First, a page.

• Gabriela Cano, “Unconcealable Realities of Desire: Amelio Robles’s (Transgender) Masculinity in the Mexican Revolution,” in Sex in Revolution: Gender, Politics, and Power in Modern Mexico, edited by Mary Kay Vaughan, Gabriela Cano, Jocelyn Olcott (Durham, NC: Duke University Press, 2007), 35-56.
    • Levine and Crocitti. The Brazil Reader.
      •  “The Integral Woman: Província de Guanabara,” 317-318.
      • “Maria Puerta Ferreira: The Children Always Had Milk,” 319-322.
    • Nouzeilles and Montaldo. The Argentina Reader.
      • “Alfonsina Storni: Modern Women,” 254-258.
    • Chomsky, Carr, and Smorkaloff. The Cuba Reader.
      • “Tomás Fernández Robaina: The Brothel of the Caribbean,” 257-259.
  • Recommended movie:
    • Cidade de Deus (City of God), Brazil, 2002.

Last day to withdraw without academic penalty. February 22.

February 27 and March 1 – The Mexican Revolution

  • Lectures:
    • Tuesday: The Mexican Revolution
    • Thursday: Populism in Latin America
  • Readings:
    • Teresa Meade, Chapter 7, “Revolution from Countryside to City, Mexico, 157-174.”
    • Teresa Meade, Chapter 8, “The Left and the Socialist Alternative,” 175-192.
    • Teresa Meade, Chapter 9, “Populism and the Struggle for Change,” 193-212.

March 6 and 8 – Environment and Commodities

  • Lectures:
    • Tuesday: Latin American Commodities
    • Thursday: Environmental History
  • Readings:
    • John Soluri, “Accounting for Taste: Export Bananas, Mass Markets, and Panama Disease,” Environmental History 7 (2002): 386-410.
    • Steve Marquardt, “‘Green Havoc’: Panama Disease, Environmental Change, and Labor Process in the Central American Banana Industry,” American Historical Review 106 (2001): 49-80.
    • Search YouTube for “Chiquita Banana Song, 1940s”
    • Palmer and Molina. The Costa Rica Reader.
      • “Prospectus: National Association of Coffee Producers,” 123-126.
      • “Banana Strike Confidential. Diplomatic Service of the United States of America,” 128-131.
      • “Notice to West Indian Farmers! West Indian Strike Committee,” 132-133.
      • “From Rain Forest to Banana Plantation: A Workers’ Eye View,” 293-297.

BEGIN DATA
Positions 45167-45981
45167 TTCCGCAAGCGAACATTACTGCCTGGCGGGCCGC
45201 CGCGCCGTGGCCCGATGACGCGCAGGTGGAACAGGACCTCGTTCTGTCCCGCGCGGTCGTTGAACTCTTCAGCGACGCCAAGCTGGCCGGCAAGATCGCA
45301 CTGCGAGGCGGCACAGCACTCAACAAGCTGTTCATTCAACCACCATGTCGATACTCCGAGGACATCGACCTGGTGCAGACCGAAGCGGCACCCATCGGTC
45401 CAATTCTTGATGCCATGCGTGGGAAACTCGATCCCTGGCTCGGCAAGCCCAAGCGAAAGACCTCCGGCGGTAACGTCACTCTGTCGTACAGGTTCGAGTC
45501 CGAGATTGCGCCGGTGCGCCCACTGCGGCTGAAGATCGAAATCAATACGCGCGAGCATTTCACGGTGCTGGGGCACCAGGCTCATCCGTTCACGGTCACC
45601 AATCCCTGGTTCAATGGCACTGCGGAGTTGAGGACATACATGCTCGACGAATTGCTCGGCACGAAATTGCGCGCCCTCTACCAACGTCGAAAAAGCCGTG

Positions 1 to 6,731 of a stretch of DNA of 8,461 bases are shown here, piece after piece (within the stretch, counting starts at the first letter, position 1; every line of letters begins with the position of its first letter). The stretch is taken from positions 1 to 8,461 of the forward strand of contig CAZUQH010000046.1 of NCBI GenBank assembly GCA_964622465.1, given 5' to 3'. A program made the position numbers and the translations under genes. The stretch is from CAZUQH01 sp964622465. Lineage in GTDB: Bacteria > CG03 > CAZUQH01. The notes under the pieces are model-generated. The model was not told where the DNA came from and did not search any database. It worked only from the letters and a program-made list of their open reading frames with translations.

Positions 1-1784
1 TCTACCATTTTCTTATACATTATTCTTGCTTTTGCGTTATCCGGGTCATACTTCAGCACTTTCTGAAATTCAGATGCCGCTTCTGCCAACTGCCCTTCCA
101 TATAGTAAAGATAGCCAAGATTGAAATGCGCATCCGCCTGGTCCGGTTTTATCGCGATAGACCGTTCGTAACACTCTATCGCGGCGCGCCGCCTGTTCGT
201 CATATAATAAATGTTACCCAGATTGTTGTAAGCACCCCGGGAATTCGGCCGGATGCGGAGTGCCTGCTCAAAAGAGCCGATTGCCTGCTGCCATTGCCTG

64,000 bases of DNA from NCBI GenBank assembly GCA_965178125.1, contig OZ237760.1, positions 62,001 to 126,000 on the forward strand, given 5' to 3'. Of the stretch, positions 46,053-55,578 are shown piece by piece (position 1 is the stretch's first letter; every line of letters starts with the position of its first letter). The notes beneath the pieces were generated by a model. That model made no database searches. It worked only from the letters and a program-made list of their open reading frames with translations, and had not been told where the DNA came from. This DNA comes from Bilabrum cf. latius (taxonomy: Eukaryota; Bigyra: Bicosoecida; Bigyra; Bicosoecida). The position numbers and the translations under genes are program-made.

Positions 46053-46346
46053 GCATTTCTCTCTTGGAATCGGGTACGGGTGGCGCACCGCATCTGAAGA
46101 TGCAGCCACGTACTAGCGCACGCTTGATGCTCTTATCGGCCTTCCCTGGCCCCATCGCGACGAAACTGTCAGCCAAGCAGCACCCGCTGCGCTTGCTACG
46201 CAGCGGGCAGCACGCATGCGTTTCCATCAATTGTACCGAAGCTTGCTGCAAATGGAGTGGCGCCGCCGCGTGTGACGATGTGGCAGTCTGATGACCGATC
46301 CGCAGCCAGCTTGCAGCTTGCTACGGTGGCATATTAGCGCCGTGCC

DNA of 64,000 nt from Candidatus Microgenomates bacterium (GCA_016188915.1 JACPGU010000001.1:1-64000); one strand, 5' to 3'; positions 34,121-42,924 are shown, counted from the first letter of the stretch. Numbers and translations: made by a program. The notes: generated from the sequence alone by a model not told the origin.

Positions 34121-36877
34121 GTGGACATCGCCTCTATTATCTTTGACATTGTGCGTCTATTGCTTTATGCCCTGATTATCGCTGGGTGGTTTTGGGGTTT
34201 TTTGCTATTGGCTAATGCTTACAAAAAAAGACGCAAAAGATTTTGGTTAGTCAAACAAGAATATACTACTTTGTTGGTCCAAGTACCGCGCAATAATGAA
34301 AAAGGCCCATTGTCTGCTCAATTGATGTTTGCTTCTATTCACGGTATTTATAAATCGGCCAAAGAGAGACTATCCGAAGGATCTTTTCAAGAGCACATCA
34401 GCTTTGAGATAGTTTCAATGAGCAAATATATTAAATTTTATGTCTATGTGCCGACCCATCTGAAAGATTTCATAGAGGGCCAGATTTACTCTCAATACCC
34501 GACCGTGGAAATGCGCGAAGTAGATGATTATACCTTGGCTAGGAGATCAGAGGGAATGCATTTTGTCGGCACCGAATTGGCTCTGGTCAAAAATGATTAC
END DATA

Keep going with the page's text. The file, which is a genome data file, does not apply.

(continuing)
March 13 and 15 – Latin America and Canada

  • Lectures:
    • Tuesday: Latin America and Canada
    • Thursday: Term test
  • Readings:
    • Teresa Meade, Chapter 10, “Post-World War II Struggles for Sovereignty,” 213-234.

March 20 and 22 – Latin America and the Cold War

  • Lectures:
    • Tuesday: Latin America and the Cold War
    • Thursday: The Cuban Revolution
  • Readings:
    • Teresa Meade, Chapter 11, “Cuba: Guerrillas Take Power,” 235-250.
    • Teresa Meade, Chapter 13, “Revolution and Its Alternatives,” 277-304.
    • Search YouTube for: “Che Guevara at the United Nations, 1964”
    • Chomsky, Carr, and Smorkaloff. The Cuba Reader.
      • “Fidel Castro: Castro Calls on Cubans to Resist the Counterrevolution,” 536-539.
      • “Fidel Castro: Castro Announces the Revolution,” 341-343.
      • “Silvio Rodríguez: Singing for Nicaragua,” 588-589.
  • Recommended movie:
    • Che: Part One, USA, (2008).

March 27 and 29 – Dictatorship and Repression

  • Lectures:
    • Tuesday: Genocide in Central America
    • Thursday: Dictatorship and the Disappeared in the Southern Cone
  • Readings:
    • Teresa Meade, Chapter 12, “Progress and Reaction,” 251-276.
    • Nouzeilles and Montaldo. The Argentina Reader.
      • “National Commission on the Disappearance of Persons: Never Again,” 440-447.
    • Levine and Crocitti. The Brazil Reader.
      • “Araken Tavora: Rehearsal for the Coup,” 231-234.
      • “Antonio Pedro Tota: The Military Regime,” 235-237.
      • “Excerpts from the 1967 Brazilian Constitution,” 238-240.
    • Chomsky, Carr, and Smorkaloff. The Cuba Reader.
      • “Silvio Rodríguez: Singing for Nicaragua,” 588-589.
  • Highly recommended movie:
    • La historia official (The Official Story), Argentina, 1985.

April 3 and 5 – Latin America Today

  • Lectures:
    • Tuesday: Change and Continuities in Latin American History
    • Thursday: No class.
  • Readings:
    • Teresa Meade, Chapter 14, “The Americas in the Twenty-First Century,” 305-334.

Essay due on April 3

Blackboard: This course uses Blackboard. Detailed descriptions of the assignments will be posted on Blackboard at least three weeks before the due date. Students should check this site regularly. Grades will not be posted to the Grade Centre in Blackboard.

Evaluation of written work: Assignments will be returned accompanied by comments noting areas that need attention. Assignments will only be returned to the writer. Questions about grades cannot be answered effectively by e-mail. Please read carefully the Definition of Grades (above) before discussing your grade on an assignment with me. If you ask for an assignment to be reconsidered, note that your grade could go either up or down.